Giving. Just as saving is an easier discipline if you begin early, so is giving. Whether it’s time or money, I now realize the value there is to me in helping others. I have practiced this one throughout my adult life, and it is one of the most rewarding parts of my life. I highly recommend starting this discipline early before the world and all its demands takes the ability from you.
Resting. Those in their 20s now seem better at this one than my generation was, but for those who need it—start resting now. Work hard. I think that’s a biblical command and a good virtue. But the older you get and the more responsibility that comes upon you, the harder it is to find the time to rest. It needs to be a discipline.
Life-planning. Creating a discipline of stopping periodically to ask yourself huge questions will keep you heading in a direction you eventually want to land. Questions such as—Am I accomplishing all I want to do? If not—why not? Where should I be investing my time? What do I need to stop doing—start doing—to get where I want to go? In what areas of my life do I need to improve? These can be life-altering questions. Ideally, we should ask them every year, but at least every few years this is a healthy discipline to build into your life—and the sooner the better.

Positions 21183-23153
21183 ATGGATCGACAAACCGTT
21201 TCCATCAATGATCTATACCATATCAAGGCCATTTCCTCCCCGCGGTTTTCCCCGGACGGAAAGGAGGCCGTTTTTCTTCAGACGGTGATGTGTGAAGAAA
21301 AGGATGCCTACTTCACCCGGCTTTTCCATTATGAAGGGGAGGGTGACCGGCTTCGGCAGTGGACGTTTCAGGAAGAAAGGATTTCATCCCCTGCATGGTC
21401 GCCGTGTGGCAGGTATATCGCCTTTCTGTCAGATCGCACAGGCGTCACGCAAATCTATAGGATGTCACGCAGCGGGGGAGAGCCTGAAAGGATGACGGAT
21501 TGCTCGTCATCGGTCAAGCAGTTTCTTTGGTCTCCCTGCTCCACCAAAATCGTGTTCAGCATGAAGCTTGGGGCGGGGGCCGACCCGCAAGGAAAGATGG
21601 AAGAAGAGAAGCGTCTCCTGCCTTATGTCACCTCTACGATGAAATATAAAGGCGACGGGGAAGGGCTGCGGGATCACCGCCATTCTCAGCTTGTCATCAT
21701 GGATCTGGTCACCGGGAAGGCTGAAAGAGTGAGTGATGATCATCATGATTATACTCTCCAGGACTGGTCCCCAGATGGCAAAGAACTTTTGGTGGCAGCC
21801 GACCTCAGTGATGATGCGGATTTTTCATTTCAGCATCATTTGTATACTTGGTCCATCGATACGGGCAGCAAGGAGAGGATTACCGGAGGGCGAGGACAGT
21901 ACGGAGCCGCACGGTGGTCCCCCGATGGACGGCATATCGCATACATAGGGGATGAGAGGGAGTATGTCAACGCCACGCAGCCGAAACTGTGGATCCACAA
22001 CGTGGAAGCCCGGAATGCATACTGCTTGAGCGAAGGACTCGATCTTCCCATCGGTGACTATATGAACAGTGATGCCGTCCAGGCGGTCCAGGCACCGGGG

Honoring. This discipline is honoring the past—learning from those who have gained wisdom through experience. When you’re young you can be guilty of thinking you know more than you really know. It’s not until you get to a certain age—certainly I’m there now—where you realize how much you don’t know. There is always something to be learned from another person’s experience you don’t have. This one seemed to come to me naturally, because I grew up most of my early life without a father in the home. I craved wisdom—especially from older men. But I cannot imagine where I would be in life had I not developed the life-long discipline of wisdom-seeking early in my life.